What time to you eat Thanksgiving dinner? (2 Viewers)

Optimus Prime

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Growing up it was always dinner time 6-7pm

My girlfriend's family eats at 12 give or take then graze on leftovers the rest of the day
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They say marriage is all about compromise, and perhaps there’s no more obvious time for that than Thanksgiving. What you make, whom you invite, where you gather: If there’s a family difference, it’s just waiting to come out on one of the biggest holidays of the year. In my case, the main thing I had to adapt to once I started celebrating Thanksgiving with my husband’s family was when we actually sat down to eat.

Every family — nay, every person — probably has some opinion on the best time to dig into the feast. In my family, Thanksgiving dinner was served as dinner, on the slightly early side, somewhere between 5 and 6 p.m. My husband’s family prefers an early- to midafternoon meal.

My parents raised me well, meaning especially at first, I took a polite and respectful “your house, your rules” approach while I integrated into my in-laws’ traditions. As time marched on, so too did the hour of our meal, if only because the sheer amount of cooking we took on made it harder to get everything on the table by 1 or 2 p.m.

What is the best time to eat? My informal polling in conversations and on social media have yielded a range of opinions, from noon to 9 p.m. The prime reasons fell largely into two camps: Giving the cook(s) enough time to prepare the meal and deciding whether, when and what you want to eat later. Here are some issues to consider when picking various meal times:

Noon: The early birds want to ensure they not only have room for dessert but also a full second meal, presumably from leftovers. Skipping the turkey and doing lots of advance prep can help turn this into a reality. Even so, just the mention of a 12 p.m. start time sends shivers down my spine. So does considering the logistics of a second round — packing up the initial meal, taking the leftovers back out, reheating them, more dishes to do. And if you don’t intend to have a second meal, then what? Do you risk prematurely breaking up the party by having people leave to find food elsewhere, or start awkwardly returning to the kitchen to pick at whatever’s left? If you have mastered the midday meal, I salute you! (And am genuinely curious about how you gracefully accomplish it!)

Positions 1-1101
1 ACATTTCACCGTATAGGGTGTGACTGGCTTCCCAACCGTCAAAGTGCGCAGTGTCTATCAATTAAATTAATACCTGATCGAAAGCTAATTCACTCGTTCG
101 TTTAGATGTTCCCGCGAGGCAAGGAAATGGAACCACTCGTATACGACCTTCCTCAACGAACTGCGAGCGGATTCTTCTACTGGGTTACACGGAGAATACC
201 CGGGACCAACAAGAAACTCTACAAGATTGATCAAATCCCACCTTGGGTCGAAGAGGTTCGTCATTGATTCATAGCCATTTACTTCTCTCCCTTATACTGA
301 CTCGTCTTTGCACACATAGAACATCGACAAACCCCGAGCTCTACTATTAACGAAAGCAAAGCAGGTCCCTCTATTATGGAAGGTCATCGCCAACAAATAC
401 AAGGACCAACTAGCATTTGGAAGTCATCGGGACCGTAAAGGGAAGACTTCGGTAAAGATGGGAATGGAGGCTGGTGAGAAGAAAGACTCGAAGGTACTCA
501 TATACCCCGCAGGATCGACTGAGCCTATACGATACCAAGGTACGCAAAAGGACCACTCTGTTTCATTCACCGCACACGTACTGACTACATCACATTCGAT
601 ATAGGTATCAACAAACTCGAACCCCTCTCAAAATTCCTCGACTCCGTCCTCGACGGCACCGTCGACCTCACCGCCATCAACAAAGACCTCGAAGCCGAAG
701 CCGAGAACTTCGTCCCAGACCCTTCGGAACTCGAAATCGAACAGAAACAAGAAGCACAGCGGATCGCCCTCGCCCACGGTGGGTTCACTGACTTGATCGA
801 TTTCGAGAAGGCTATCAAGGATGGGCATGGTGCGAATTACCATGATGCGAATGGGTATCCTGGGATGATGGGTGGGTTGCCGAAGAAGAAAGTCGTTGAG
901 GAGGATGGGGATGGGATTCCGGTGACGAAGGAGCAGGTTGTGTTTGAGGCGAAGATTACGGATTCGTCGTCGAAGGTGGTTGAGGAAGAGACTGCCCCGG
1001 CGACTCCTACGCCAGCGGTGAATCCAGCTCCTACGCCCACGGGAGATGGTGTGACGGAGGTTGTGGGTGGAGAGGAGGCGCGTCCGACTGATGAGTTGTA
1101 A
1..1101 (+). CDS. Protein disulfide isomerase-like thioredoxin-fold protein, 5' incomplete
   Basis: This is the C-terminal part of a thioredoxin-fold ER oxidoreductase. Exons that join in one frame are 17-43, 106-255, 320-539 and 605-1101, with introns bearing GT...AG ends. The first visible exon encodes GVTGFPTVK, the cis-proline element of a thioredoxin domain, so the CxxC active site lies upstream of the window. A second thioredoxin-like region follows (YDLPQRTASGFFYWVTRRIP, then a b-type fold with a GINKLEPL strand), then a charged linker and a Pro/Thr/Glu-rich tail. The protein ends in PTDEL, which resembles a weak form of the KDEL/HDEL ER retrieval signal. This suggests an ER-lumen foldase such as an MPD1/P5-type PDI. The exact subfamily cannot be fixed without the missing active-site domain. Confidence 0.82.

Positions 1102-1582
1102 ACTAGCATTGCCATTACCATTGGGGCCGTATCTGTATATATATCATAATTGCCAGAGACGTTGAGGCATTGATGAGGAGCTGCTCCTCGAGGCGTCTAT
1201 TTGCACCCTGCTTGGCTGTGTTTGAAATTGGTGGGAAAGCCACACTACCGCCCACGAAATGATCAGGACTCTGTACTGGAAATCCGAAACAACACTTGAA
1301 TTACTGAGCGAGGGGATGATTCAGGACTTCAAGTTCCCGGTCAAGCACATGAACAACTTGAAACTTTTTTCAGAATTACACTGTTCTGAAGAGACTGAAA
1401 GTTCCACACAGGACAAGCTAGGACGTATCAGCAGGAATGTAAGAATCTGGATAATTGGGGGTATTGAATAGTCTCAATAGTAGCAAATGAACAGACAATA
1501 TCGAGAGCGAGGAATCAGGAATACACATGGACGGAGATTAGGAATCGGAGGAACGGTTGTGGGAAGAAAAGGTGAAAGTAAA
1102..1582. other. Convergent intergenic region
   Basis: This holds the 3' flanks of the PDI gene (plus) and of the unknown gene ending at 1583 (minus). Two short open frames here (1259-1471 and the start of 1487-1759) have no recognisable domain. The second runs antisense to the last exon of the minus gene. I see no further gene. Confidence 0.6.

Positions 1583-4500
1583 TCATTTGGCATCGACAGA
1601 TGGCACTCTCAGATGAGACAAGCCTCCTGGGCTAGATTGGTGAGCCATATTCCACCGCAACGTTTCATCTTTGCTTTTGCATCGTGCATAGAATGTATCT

2 to 4 p.m.: In my (very unscientific) poll, this was by far the most popular time period. It’s late enough to not really be called lunch, but too early to be considered dinner, at least according to my personal definitions. I could relate to many of the explanations here. The cooks have plenty of time to prep. You can have a good breakfast to carry you through the day without worrying about spoiling your appetite — ideally supplemented with snacks as needed. You get to eat and take a walk before the sun goes down, which is increasingly early this time of year in the northern areas of the country. Plus, there’s plenty of time to socialize before and after the big meal, with a generous window later for dessert or another round, if that’s your thing. And if you’re the kind of family that watches football on Thanksgiving, a 4 p.m. meal means you can watch the first game, eat and be done not too long after the kickoff for the second game. Or if you prefer a nap? Eat your afternoon meal, take a snooze and come back revived for more family time.

5 to 6 p.m.: This early dinner time frame is what I grew up with. Naturally, this gives the cooks plenty of time to be in the kitchen and even — gasp! — socialize a bit. In my mind, this takes off even more psychological pressure because it feels more like just another dinner than a middle-of-the-day event. At this point, you can have your meal, save a little room for dessert later and not even worry about another full meal...........

 
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we go to my moms thursday about 11. leave there and go to my wifes moms around 2. usually i dont eat a second plate, just drink after lunch.
 

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My family usually starts whenever the Nanas and the Grammies all agree that everything is done and right. From 12-6. I just stay prepared and watch whatever game is on.

Btw….happy Thanksgiving y’all. Whodat
 

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We usually gather around noon, start eating by one or two and then napping in front of the TV by three or four.

Honestly, I've never even considered some people do Thanksgiving for dinner time. Of course I've heard the phrase Thanksgiving Dinner before, but that always meant the proper coordinating of courses in my head than any sort of indication of timeframe. Above is what we do, what we've always done... I just can't fathom waiting until after 6pm to eat all that food. What do you even eat for lunch on such a day? Anything to me would just ruin the anticipation. Trying to rationalize it now, it just doesn't make any sense to me. Thanksgiving for dinner just sounds like crazy talk.
 

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